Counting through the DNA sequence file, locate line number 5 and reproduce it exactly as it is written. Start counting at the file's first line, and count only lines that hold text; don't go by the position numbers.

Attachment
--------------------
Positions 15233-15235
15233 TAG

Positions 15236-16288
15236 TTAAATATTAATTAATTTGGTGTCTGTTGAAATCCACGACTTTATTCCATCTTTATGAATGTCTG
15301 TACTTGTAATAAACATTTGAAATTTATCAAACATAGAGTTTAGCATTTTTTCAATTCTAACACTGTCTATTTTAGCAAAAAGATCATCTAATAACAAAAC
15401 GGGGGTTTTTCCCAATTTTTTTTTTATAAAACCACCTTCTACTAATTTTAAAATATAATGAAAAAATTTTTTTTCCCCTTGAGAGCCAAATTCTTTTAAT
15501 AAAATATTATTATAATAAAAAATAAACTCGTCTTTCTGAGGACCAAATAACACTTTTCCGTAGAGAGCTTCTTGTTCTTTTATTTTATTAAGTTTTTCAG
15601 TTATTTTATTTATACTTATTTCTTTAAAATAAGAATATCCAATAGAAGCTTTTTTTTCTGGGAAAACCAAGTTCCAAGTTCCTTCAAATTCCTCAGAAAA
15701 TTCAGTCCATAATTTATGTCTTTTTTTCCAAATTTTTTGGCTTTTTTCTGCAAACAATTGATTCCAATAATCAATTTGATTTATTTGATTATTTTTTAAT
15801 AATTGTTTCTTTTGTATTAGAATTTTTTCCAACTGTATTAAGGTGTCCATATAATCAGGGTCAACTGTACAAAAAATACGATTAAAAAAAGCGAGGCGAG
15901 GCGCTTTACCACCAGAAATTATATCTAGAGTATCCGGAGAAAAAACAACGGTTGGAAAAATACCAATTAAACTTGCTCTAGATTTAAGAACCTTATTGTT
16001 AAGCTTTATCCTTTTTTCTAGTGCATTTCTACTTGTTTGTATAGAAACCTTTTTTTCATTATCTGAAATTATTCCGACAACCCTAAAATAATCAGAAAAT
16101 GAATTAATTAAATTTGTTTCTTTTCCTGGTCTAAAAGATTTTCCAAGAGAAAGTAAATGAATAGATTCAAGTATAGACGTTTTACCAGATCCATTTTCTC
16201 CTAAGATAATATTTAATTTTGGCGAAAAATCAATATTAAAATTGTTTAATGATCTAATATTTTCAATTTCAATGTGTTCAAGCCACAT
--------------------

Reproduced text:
15301 TACTTGTAATAAACATTTGAAATTTATCAAACATAGAGTTTAGCATTTTTTCAATTCTAACACTGTCTATTTTAGCAAAAAGATCATCTAATAACAAAAC